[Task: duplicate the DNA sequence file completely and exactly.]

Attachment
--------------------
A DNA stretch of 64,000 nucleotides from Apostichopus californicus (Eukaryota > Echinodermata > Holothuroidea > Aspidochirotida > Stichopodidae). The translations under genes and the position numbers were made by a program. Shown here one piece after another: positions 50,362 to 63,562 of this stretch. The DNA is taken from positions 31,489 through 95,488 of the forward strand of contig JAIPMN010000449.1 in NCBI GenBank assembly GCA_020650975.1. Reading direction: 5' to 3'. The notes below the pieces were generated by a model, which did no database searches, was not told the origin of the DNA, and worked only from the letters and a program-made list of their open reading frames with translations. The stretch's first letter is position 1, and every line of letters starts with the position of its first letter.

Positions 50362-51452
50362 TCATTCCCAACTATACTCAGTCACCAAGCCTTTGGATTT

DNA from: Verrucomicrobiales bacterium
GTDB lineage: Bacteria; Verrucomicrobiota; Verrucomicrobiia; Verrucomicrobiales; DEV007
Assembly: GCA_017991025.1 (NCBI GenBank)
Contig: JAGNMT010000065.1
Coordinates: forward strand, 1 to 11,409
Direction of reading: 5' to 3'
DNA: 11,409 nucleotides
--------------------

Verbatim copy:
A DNA stretch of 64,000 nucleotides from Apostichopus californicus (Eukaryota > Echinodermata > Holothuroidea > Aspidochirotida > Stichopodidae). The translations under genes and the position numbers were made by a program. Shown here one piece after another: positions 50,362 to 63,562 of this stretch. The DNA is taken from positions 31,489 through 95,488 of the forward strand of contig JAIPMN010000449.1 in NCBI GenBank assembly GCA_020650975.1. Reading direction: 5' to 3'. The notes below the pieces were generated by a model, which did no database searches, was not told the origin of the DNA, and worked only from the letters and a program-made list of their open reading frames with translations. The stretch's first letter is position 1, and every line of letters starts with the position of its first letter.

Positions 50362-51452
50362 TCATTCCCAACTATACTCAGTCACCAAGCCTTTGGATTT

DNA from: Verrucomicrobiales bacterium
GTDB lineage: Bacteria; Verrucomicrobiota; Verrucomicrobiia; Verrucomicrobiales; DEV007
Assembly: GCA_017991025.1 (NCBI GenBank)
Contig: JAGNMT010000065.1
Coordinates: forward strand, 1 to 11,409
Direction of reading: 5' to 3'
DNA: 11,409 nucleotides